The nomination of former senator Jeff Flake as Washington's ambassador to Turkey was approved by the Senate Foreign Relations Committee on Tuesday.
The committee voted to approve 33 nominees for the State Department, United States Agency for International Development (USAID) and other critical foreign policy positions.
Among the ambassador nominees chosen by President Joe Biden are Thomas Nides for Israel, David Cohen for Canada, Claire Cronin for Ireland and Steven Bondy for Bahrain.
"The nominations move favorably to the Senate Floor for consideration by the full Senate," said a statement by the committee.
Nominated in mid-July, Flake was a key Republican ally for Biden during last year's White House race and endorsed the Democratic then-nominee after establishing himself as a Republican long at odds with former President Donald Trump.
Flake served in both the House Foreign Affairs Committee and the Senate Foreign Relations Committee during his time in Congress, which spanned nearly two decades.
In September, he said Turkey would face more sanctions if it purchases additional S-400 missiles from Russia.
Flake, who had rejected the so-called Armenian genocide during his term as a senator, said he would recognize it if he is appointed as ambassador.
“We remember the lives of all those who died in the Ottoman-era Armenian genocide and recommit ourselves to preventing such an atrocity from ever again occurring,” Biden said. “And we remember so that we remain ever-vigilant against the corrosive influence of hate in all its forms,” he said.
“We do this not to cast blame but to ensure that what happened is never repeated,” Biden said.
Turkish Foreign Minister Mevlüt Çavuşoğlu was quick to condemn the statement.
“We have nothing to learn from anybody on our own past. Political opportunism is the greatest betrayal to peace and justice. We entirely reject this statement based solely on populism,” Çavuşoğlu said in a Twitter post.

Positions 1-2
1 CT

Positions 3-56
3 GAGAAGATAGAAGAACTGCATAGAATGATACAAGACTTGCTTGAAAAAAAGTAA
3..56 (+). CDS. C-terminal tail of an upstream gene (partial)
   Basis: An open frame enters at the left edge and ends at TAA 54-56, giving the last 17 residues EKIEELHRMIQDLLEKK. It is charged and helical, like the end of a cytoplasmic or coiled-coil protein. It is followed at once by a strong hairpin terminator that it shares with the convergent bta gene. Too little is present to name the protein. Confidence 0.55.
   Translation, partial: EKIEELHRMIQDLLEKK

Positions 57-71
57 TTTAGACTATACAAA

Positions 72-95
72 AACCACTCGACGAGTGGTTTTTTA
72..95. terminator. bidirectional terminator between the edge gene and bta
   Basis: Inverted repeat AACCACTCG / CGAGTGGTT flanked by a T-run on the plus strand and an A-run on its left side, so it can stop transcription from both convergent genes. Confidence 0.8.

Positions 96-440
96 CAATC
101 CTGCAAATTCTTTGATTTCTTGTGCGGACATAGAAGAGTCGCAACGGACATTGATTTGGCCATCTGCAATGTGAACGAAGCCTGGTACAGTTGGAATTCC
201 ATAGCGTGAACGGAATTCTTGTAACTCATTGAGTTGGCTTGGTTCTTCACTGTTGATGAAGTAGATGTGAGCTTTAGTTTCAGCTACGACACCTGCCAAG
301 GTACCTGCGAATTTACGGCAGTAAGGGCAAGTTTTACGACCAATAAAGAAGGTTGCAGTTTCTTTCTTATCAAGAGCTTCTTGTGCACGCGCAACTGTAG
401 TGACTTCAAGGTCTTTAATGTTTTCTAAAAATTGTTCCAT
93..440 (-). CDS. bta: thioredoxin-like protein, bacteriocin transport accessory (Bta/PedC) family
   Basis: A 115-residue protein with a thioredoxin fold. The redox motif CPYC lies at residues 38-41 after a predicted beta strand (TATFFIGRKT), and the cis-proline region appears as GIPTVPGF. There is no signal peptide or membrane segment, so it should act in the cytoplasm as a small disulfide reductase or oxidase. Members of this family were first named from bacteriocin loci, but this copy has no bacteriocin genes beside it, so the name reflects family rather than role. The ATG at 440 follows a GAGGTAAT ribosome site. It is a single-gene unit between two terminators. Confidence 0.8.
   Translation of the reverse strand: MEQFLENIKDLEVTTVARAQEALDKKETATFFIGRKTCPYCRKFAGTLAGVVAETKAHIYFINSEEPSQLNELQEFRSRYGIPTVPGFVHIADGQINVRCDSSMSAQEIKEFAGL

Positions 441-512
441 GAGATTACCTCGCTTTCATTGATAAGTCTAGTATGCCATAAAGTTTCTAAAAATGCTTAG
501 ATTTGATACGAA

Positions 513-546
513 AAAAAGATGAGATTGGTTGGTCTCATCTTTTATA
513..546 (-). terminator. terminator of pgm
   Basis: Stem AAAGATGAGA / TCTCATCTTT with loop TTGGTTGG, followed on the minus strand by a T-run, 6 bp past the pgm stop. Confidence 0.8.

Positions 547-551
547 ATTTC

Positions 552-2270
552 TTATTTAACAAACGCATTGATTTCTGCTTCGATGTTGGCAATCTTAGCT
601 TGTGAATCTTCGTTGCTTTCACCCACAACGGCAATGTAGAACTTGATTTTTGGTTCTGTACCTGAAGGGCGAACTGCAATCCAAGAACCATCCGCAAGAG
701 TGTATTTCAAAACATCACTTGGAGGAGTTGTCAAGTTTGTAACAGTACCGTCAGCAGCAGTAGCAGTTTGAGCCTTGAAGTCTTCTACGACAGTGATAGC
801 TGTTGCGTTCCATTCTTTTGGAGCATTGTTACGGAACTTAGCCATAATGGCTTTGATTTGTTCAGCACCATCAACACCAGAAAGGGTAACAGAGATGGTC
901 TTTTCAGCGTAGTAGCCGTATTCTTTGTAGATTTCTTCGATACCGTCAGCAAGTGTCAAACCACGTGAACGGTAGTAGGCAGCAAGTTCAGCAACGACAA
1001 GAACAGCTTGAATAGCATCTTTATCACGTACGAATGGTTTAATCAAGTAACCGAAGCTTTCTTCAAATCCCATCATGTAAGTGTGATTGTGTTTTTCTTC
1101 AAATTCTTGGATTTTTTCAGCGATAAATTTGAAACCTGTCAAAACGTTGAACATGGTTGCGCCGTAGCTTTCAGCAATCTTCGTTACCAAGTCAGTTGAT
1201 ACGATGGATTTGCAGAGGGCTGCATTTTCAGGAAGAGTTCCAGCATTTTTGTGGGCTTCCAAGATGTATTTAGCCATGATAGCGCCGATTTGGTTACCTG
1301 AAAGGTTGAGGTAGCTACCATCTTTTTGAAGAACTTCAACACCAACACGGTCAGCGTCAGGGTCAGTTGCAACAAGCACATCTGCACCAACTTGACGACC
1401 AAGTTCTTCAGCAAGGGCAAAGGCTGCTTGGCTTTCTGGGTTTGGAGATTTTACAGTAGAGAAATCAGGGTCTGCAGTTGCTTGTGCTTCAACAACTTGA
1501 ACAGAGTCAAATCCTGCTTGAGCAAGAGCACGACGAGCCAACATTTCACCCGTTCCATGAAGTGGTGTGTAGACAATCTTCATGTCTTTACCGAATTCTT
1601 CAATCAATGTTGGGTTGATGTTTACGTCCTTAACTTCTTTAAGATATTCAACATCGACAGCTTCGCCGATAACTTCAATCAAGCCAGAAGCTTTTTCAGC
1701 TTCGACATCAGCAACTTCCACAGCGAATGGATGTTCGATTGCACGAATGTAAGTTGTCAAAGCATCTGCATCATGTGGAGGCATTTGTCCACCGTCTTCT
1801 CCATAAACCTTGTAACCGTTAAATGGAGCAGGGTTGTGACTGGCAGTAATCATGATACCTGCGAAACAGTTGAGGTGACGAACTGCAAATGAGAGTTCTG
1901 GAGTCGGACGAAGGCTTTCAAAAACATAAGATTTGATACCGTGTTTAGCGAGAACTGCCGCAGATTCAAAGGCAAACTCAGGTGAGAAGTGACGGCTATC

With the acknowledgment, Biden followed through on a campaign promise he made a year ago. Mainly hailing from Ottoman Armenians, Armenians in the U.S. constitute significant communities in the East Coast and California.
Turkey’s position on the 1915 events is that the death of Armenians in eastern Anatolia took place when some sided with invading Russians and revolted against Ottoman forces. A subsequent relocation of Armenians resulted in numerous casualties, added by massacres from militaries and militia groups of both sides. The mass arrests of prominent Ottoman Armenian politicians, intellectuals and other community members suspected of links with separatist groups, harboring nationalist sentiments and being hostile to Ottoman rule were rounded up in then-capital Istanbul on April 24, 1915 are commemorated as the beginning of later atrocities.
Turkey objects to the presentation of the incidents as “genocide” but describes the 1915 events as a tragedy in which both sides suffered casualties.
Ankara has repeatedly proposed the creation of a joint commission of historians from Turkey and Armenia plus international experts to tackle the issue.
The list of disagreements is unusually long for the two NATO allies, including the U.S. support for YPG terrorists, the PKK's Syrian offshoot in Syria, Turkey’s purchase of the Russian S-400 air defense system and Biden's declaration of the 1915 events regarding the Ottoman Armenians during World War I as "genocide.”
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